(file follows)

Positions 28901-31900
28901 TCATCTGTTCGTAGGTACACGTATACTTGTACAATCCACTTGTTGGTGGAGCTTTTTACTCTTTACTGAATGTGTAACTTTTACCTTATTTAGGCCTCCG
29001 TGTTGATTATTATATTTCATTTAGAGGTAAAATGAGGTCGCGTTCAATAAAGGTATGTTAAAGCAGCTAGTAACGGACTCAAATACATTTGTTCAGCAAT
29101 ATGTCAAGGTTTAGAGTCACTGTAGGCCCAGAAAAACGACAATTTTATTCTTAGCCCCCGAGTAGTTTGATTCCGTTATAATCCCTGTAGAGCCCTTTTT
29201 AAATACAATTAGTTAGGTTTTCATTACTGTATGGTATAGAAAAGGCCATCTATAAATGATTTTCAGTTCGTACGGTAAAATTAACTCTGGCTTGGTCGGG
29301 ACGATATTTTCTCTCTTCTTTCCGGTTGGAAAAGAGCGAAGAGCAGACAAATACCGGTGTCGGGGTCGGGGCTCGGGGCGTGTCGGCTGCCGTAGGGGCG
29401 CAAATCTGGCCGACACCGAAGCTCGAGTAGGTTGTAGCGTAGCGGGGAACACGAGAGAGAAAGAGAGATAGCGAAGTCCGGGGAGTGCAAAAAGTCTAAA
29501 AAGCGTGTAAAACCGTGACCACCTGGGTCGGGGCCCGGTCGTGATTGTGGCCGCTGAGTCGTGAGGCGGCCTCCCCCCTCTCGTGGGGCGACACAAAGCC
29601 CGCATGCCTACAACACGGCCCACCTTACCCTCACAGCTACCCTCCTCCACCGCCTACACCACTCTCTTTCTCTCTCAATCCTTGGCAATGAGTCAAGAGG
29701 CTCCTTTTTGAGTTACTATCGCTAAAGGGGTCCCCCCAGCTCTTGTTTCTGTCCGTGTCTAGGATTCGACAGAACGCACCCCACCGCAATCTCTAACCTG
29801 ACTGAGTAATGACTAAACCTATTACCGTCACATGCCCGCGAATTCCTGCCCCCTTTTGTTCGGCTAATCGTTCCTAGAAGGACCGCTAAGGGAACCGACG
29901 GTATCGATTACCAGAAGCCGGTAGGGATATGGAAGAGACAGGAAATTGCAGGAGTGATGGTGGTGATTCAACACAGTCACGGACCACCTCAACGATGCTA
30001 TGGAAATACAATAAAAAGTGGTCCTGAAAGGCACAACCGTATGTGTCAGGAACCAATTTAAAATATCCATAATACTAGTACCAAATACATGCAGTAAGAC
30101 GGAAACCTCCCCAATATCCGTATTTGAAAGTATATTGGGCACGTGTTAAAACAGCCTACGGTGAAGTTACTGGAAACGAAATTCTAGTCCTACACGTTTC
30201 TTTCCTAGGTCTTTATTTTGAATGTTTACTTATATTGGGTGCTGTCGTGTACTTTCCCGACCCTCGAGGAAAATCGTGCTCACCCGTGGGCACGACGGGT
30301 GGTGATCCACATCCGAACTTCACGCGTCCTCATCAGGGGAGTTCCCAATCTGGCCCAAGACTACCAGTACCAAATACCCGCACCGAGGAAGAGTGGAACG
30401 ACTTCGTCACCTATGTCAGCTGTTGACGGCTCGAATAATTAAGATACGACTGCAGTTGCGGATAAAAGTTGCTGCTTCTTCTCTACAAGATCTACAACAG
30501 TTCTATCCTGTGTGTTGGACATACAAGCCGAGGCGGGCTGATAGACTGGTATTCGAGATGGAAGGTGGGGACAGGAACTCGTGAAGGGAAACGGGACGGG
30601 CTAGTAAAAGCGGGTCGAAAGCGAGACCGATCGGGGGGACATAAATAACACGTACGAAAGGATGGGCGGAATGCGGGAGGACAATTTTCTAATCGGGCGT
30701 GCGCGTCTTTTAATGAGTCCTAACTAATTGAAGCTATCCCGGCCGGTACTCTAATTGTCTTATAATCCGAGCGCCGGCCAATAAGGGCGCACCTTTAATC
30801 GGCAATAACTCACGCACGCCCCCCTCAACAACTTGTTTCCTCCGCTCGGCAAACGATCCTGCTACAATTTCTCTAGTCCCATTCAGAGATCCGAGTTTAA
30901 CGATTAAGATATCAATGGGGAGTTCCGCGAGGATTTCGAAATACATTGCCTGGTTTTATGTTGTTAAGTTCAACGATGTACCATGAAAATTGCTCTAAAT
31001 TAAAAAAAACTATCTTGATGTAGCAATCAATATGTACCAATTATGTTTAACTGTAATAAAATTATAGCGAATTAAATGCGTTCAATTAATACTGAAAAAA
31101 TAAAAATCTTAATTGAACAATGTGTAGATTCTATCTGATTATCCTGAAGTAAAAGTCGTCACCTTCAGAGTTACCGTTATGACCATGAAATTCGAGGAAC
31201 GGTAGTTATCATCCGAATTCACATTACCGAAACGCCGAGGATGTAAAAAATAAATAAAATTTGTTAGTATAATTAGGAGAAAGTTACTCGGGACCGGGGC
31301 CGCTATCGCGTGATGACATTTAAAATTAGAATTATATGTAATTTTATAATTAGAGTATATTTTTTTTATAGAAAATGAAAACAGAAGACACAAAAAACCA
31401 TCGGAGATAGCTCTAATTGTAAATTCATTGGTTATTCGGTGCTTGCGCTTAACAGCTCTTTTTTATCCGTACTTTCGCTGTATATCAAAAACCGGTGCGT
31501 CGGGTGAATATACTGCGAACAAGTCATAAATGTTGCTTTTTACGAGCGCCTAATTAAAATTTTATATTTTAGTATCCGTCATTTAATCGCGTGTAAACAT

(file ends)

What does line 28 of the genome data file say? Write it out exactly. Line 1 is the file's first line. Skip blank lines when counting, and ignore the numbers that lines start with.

31501 CGGGTGAATATACTGCGAACAAGTCATAAATGTTGCTTTTTACGAGCGCCTAATTAAAATTTTATATTTTAGTATCCGTCATTTAATCGCGTGTAAACAT